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Term Test 2 Question 1 Solve Integral

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**Qingyang Wei**:

For question 1 a) of Term Test 2, i.e. Solve equation $y'' + 4y = 2\tan (t)$, how do you solve the integral to arrive at the particular solution of the equation? I see the solution to the question being posted in the Term test section of the forum but I am not sure how the particular solution $$y_p(t)=-\cos 2t(t-\sin (t)\cos (t))+\sin 2t(\log (\cos (t)) - 1/2 \cos 2t)$$ is calculated, specifically, how the integral is solved to arrive at this answer.

**Tzu-Ching Yen**:

There is this method call variation of parameter that give particular solution as linear combination of general solution $y_i$ where coefficients are determined by integrals.

**Shlok Somani**:

In these type of question, I just find the wronskian and W1 and W2 as this equation was second order and then find their respective U's, So for U1 integrate the division of W1 and W and for the U2 integrate the division of W2 and W. Then you multiply respective U's to your Y's in this case y1 and y2 then add it to your general solution. For a better understanding of this process, I would recommend seeing the example 1 of section 4.4 in the textbook. I think that will clarify how the integral was solved in this question.

**Qingyang Wei**:

So I used variation of parameter and concluded that the particular solution follows:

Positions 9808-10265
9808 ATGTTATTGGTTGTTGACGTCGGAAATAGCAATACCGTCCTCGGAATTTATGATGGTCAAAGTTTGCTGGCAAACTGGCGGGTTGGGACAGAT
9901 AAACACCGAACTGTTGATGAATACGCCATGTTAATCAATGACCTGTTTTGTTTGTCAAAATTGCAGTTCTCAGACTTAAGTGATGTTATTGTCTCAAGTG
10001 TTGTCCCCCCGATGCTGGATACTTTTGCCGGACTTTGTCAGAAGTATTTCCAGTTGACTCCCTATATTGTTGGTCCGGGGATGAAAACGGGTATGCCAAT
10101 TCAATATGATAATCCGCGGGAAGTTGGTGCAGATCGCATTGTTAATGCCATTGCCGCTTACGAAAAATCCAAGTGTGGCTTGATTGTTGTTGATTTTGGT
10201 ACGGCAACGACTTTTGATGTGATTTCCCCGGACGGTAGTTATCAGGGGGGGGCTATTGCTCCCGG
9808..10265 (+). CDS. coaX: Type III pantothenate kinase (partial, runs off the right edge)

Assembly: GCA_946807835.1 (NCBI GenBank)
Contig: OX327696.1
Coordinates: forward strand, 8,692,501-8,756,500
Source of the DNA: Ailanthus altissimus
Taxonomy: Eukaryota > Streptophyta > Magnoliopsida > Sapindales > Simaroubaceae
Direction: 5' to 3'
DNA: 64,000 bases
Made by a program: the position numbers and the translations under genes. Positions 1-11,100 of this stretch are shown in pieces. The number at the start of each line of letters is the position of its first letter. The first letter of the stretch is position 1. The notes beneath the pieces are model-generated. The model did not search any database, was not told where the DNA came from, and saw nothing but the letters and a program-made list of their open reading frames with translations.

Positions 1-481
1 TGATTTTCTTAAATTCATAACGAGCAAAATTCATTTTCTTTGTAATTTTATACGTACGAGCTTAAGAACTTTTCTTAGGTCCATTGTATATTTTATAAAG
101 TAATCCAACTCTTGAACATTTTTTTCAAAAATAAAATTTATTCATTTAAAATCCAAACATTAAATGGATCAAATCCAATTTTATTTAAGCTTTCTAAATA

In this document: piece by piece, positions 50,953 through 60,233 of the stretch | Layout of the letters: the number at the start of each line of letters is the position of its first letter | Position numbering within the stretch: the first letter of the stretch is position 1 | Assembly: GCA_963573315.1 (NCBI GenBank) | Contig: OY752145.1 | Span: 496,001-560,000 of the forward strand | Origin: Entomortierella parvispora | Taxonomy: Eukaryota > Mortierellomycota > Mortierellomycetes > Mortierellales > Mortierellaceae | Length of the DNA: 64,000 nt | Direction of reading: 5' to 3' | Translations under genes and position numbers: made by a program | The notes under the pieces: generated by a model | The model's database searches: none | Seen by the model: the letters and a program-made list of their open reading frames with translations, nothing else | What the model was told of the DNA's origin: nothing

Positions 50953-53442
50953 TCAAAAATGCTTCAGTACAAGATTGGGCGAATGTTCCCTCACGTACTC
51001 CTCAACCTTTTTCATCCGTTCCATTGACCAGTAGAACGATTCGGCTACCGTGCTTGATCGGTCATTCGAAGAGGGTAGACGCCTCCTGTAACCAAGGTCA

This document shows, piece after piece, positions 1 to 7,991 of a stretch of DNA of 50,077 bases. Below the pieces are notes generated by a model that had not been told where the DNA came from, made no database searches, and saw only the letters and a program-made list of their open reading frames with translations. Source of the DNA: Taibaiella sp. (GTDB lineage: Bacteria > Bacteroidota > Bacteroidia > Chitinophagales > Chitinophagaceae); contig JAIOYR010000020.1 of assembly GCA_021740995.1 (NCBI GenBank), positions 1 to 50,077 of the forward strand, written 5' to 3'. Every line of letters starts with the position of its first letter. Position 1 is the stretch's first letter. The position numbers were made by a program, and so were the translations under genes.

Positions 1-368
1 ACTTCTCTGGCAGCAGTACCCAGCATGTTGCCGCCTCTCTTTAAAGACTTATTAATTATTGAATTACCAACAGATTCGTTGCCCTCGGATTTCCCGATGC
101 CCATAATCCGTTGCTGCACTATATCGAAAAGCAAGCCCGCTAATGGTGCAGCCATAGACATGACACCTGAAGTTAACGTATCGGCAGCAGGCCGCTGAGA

$$y_p = 2\cos (2t) \int{\tan (t) \sin (2t) dt} + 2 \sin (2t) \int{\tan(t) \cos(2t) dt}$$

I am not sure how to solve the two integrals $\int{\tan (t) \sin (2t) dt}$ and $\int{\tan(t) \cos(2t) dt}$ since it involves the $2t$ term inside the sine and cosine function. Can anyone help me solve this?

**Monika Dydynski**:

--- Quote from: Qingyang Wei on December 05, 2018, 08:49:38 PM ---So I used variation of parameter and concluded that the particular solution follows:

$$y_p = 2\cos (2t) \int{\tan (t) \sin (2t) dt} + 2 \sin (2t) \int{\tan(t) \cos(2t) dt}$$

I am not sure how to solve the two integrals $\int{\tan (t) \sin (2t) dt}$ and $\int{\tan(t) \cos(2t) dt}$ since it involves the $2t$ term inside the sine and cosine function. Can anyone help me solve this?

--- End quote ---

First, recall the double-angle trig identity, $\sin(2t)=2\sin(t)\cos(t)$. Thus, the integrand $\tan(t)\sin(2t)=\tan(t)(2\sin(t)\cos(t))=2\sin^2(t)$.

The half-angle trig identity allows us to rewrite $2\sin^2(t)$ as $1-\cos(2t)$.

Now, we have

$$\int{1}dt-\int{\cos(2t)}dt$$

Let $u=2t \Rightarrow du=2dt$

$$\int{1}dt-\int{\cos(2t)}dt=t-\frac{1}{2}\int{\cos(u)}du=t-\frac{1}{2}\sin(u)=t-\frac{1}{2}\sin(2t)=t-\sin(t)\cos(t)$$

The process is similar for $\int{\tan(t)\cos(2t)}dt$. Hope that helps!

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